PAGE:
For the first time since Gerald Ford was president, an election has turned control of the Orange County Board of Supervisors over to the Democratic Party.
It marks the latest shift in a county so famously conservative that former President Reagan once described it as “where the good Republicans go before they die.”
Since 2018’s “blue wave” sweep, Democrats have held onto a majority of congressional seats in Orange County. Now, they are staking claim to county government. Democratic leaders are vowing change.
“With a Democratic majority, we can help improve public health in areas that have been neglected,” said Ada Briceño, chair of the Democratic Party of Orange County. “We can address the unhoused in a better, more compassionate way.”
After the COVID-19 pandemic began, Republican supervisors often tangled with the Democrat-dominated state government over public health measures, from mask mandates to beach closures. The county also faced lawsuits in recent years on how it had approached homelessness, shelters and anti-camping bans.
The balance of power on the five-member board hinged on the closely contested race between Democrat Supervisor Katrina Foley and Republican state Sen. Pat Bates in District 5, which encompasses coastal and south county cities.
With three supervisor seats up for election, Foley was the sole Democrat to face a Republican — and in a district that favored registered Republicans by roughly 3%.
She declared victory Wednesday night with a steady 2% lead over her opponent.
Bates called Foley to concede the race Thursday afternoon.
Jodi Balma, a Fullerton College political science professor, said a more liberal board would almost certainly have a better working relationship with Sacramento compared to one with a Republican majority, which publicly quarreled with Gov. Gavin Newsom.
“There’s going to be more willingness for our state representatives to work collaboratively with the county when they know that funding will be shepherded the correct way,” she said.
With Foley’s victory, Democrats have the opportunity to steer the county’s $8.8-billion budget on a host of key issues, including climate change, which has already suspended Metrolink and Amtrak services through O.C. on account of severe coastal erosion near tracks in San Clemente.
“My office began the county’s first Climate Action plan,” Foley said. “But now there will be strong support for moving forward in a more aggressive and comprehensive way. We’re one of the few counties of our size and of our connection to the coast that has not done enough work in this area.”
Democrats first took control of the board in 1972. As part of a concerted effort to break a Republican monopoly on county politics, two Democrat supervisor candidates scored upset victories that year.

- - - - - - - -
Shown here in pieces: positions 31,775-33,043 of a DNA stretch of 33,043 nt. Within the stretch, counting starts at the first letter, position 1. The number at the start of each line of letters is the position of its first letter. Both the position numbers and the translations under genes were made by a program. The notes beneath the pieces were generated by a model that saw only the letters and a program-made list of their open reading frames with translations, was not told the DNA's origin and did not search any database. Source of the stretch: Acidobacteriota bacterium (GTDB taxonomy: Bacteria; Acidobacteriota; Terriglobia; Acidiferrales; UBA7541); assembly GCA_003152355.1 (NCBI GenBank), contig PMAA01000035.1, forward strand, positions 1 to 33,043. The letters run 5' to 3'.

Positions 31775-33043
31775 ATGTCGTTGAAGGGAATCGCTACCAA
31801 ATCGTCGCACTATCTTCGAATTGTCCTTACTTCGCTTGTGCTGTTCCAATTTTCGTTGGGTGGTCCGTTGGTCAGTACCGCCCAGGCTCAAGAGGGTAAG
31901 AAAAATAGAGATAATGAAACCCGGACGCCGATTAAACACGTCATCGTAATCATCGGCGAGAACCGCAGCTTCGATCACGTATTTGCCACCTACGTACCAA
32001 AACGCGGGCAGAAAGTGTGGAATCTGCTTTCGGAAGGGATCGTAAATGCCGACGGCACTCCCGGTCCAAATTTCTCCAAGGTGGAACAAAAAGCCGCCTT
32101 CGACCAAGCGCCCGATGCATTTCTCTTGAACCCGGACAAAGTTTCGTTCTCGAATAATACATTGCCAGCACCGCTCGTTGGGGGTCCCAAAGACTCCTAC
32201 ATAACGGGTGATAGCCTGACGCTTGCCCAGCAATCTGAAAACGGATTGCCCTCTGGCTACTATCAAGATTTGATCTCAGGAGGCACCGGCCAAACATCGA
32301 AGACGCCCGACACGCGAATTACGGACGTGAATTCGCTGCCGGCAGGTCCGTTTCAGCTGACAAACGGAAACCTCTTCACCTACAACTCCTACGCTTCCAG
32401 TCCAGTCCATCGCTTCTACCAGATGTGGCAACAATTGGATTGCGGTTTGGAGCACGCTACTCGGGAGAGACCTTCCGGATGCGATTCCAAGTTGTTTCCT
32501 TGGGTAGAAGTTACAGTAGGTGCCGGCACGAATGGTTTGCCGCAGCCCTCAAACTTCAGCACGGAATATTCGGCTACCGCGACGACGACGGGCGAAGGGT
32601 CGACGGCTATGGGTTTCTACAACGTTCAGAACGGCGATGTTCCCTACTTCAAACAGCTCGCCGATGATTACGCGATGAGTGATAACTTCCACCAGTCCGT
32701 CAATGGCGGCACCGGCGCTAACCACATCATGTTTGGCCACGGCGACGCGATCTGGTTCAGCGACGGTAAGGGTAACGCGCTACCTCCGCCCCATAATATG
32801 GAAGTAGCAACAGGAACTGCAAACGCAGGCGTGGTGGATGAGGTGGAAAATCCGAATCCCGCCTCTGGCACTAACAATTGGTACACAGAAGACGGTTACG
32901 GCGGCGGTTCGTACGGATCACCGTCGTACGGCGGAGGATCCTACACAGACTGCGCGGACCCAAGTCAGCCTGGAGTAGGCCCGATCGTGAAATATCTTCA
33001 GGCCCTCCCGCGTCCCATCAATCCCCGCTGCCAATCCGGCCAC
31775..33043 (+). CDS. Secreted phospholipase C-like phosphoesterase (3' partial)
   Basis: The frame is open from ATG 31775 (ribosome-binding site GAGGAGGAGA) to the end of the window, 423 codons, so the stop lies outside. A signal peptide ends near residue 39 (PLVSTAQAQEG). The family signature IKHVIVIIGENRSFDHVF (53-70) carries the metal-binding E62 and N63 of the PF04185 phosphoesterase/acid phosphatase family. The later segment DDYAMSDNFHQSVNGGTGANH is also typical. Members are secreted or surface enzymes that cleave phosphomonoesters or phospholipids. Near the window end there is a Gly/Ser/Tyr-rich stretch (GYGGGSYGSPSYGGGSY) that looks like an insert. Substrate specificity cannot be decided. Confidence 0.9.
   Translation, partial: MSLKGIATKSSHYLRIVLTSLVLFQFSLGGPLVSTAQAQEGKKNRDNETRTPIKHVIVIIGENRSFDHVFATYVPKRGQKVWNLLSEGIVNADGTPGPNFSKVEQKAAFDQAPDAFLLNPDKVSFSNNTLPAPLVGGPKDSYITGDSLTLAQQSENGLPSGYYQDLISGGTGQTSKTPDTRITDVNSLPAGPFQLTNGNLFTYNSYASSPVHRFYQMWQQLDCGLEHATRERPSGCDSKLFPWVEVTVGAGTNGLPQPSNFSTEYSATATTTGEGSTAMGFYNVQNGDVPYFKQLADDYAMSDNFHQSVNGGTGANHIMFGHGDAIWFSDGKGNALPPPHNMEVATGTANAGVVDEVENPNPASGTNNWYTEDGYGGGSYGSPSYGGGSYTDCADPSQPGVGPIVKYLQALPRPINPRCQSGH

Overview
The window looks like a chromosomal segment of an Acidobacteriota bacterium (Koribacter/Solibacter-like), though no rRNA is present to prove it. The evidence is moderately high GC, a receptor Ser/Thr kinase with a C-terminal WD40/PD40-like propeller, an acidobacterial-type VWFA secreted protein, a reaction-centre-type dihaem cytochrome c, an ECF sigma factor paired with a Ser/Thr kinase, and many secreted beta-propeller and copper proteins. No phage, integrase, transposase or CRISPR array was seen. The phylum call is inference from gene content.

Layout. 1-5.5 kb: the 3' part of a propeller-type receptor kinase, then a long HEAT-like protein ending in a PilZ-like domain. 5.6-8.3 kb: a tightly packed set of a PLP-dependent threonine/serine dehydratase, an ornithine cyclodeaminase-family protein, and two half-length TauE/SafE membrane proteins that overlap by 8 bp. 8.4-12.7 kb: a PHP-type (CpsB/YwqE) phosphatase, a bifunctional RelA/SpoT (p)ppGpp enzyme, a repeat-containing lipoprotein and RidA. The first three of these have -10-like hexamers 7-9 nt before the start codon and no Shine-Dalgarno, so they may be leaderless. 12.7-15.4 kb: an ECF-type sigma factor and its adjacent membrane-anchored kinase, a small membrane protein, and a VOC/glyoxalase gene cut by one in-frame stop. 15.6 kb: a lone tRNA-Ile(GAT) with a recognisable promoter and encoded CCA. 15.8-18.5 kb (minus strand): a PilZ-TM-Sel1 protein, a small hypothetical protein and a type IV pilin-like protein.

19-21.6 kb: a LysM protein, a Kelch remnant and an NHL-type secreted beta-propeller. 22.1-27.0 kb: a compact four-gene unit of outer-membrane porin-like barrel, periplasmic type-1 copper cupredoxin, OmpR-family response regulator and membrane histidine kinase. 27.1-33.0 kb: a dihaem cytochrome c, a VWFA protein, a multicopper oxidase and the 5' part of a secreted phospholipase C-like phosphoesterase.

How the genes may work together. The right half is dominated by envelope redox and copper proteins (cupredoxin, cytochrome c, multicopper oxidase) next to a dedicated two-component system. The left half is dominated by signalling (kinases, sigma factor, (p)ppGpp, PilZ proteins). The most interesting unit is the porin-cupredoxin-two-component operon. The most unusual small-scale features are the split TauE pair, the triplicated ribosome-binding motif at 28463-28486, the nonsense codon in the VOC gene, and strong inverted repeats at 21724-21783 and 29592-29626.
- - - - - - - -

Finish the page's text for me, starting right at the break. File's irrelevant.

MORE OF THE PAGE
That Democratic board majority carried on until a scandal surrounding Dr. Louis Cella, a power broker who was convicted of conspiracy, tax evasion and Medicare fraud, began to fracture it. Two of the Democratic supervisors he helped bankroll were later found guilty of political corruption. The wave of indictments dealt a blow to county Democrats at a time when they briefly bested Republicans in party registration.
By 1980, Republicans regained control and dominated the board for four decades.
That began to change as Orange County’s demographics did.
Orange County is now 34% Latino and 23% Asian, two groups that more often vote Democrat. Registered Democrats outnumber Republicans across the county by more than 80,000 voters.
For the first time in 16 years, voters will also seat a Latino supervisor on the board.
Following the 2020 census, District 2 was redrawn to comprise a Latino voter majority for the first time in county politics. The race pitted Santa Ana Mayor Vicente Sarmiento, a Bolivian American, against Garden Grove City Councilwoman Kim Nguyen, who is of Vietnamese and Mexican descent.
Sarmiento maintains a growing lead over Nguyen in the race between fellow Democrats.
In District 4, Supervisor Doug Chaffee cruised to reelection by defeating Buena Park Mayor Sunny Park.
In rare move, the Democratic Party of Orange County had endorsed Park over the incumbent. Some party members expressed frustration with Chaffee for siding with Republican supervisors on a ballot measure that would have extended supervisor term limits and on blocking public health officials from participating in Foley’s COVID-19 town hall meetings.
“When it comes down to the question of what does a Democratic majority do, the first question is what is Chaffee going to do?” Balma said. “He becomes almost like [retired Justice] Anthony Kennedy of the Supreme Court. You’re going to have two sides, and Chafee is the kingmaker of where the county goes.”